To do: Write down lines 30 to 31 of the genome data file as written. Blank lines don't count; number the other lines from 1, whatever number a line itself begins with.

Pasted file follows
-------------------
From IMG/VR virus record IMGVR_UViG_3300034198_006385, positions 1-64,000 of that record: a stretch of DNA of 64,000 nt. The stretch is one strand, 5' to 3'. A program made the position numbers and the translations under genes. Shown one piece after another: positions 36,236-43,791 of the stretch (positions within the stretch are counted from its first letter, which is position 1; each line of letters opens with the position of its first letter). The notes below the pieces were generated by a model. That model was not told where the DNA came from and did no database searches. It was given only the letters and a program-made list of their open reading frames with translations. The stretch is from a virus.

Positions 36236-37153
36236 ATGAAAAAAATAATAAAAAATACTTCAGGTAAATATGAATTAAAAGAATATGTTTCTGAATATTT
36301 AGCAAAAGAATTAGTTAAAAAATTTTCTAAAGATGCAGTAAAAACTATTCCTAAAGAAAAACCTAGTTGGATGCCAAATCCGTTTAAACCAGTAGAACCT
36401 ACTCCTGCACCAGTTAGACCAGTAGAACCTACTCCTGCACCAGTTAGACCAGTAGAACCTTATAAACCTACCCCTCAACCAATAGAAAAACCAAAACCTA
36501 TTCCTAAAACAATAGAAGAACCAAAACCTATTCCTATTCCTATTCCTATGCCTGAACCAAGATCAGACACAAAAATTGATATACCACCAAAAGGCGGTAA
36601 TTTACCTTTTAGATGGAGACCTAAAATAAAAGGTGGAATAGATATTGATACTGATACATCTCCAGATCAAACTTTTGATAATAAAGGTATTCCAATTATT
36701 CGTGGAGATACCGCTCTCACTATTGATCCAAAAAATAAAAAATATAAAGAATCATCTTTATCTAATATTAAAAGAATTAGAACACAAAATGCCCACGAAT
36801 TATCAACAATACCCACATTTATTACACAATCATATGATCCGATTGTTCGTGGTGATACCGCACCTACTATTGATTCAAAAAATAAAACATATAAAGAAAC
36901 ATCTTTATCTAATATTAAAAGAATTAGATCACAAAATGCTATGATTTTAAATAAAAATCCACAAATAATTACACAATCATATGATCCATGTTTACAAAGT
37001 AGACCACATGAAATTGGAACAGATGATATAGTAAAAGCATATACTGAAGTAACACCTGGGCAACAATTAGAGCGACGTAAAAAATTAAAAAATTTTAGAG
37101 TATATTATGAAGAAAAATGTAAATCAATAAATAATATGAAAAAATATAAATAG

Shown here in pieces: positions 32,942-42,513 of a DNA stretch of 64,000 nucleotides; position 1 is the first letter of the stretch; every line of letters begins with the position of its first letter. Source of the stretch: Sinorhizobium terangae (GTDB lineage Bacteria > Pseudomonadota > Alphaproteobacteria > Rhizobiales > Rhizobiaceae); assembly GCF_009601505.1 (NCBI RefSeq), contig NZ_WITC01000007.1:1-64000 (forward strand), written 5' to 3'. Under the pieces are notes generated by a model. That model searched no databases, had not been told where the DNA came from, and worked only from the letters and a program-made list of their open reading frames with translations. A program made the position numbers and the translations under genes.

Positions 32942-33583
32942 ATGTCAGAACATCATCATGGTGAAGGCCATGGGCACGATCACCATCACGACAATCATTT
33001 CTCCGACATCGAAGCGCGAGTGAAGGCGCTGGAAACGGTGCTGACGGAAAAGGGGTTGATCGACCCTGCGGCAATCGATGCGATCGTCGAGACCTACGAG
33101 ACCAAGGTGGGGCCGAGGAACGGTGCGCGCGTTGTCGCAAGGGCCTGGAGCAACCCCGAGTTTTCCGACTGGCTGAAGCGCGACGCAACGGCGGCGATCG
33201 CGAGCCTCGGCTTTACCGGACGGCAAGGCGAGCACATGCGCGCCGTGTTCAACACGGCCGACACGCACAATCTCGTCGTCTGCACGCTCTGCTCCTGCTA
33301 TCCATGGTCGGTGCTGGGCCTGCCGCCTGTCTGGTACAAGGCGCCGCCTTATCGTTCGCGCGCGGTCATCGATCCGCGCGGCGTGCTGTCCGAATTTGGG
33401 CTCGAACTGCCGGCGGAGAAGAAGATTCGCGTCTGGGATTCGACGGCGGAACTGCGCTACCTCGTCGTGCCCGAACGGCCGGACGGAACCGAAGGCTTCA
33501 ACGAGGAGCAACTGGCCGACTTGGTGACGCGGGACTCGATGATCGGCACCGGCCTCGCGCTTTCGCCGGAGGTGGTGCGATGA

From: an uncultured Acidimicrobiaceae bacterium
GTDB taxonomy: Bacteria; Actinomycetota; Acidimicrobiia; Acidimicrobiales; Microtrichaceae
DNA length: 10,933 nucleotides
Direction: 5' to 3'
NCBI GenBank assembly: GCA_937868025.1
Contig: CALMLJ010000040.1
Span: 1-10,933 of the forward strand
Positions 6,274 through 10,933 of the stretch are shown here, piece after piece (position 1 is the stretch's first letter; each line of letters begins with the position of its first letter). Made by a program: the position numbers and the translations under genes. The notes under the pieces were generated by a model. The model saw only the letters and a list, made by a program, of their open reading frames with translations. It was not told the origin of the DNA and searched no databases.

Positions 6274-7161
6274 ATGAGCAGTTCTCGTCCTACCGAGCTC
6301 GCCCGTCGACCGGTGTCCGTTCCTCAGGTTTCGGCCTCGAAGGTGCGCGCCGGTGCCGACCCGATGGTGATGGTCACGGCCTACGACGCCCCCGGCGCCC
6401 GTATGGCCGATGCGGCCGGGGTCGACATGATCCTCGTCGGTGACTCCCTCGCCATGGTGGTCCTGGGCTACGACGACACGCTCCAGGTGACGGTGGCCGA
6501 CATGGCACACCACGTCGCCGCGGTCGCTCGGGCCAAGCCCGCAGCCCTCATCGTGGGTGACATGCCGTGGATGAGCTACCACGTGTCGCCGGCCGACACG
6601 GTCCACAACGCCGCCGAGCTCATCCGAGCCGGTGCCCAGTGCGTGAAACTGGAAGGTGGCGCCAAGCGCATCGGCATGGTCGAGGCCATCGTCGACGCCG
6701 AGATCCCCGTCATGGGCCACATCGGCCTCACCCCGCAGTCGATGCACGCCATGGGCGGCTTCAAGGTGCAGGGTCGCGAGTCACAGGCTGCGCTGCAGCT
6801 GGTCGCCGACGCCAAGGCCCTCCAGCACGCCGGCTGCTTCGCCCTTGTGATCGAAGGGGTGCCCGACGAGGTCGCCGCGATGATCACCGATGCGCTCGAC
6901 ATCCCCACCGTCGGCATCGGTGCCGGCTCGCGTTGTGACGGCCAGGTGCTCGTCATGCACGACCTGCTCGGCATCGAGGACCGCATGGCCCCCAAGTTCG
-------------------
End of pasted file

Positions 6274-7161
6274 ATGAGCAGTTCTCGTCCTACCGAGCTC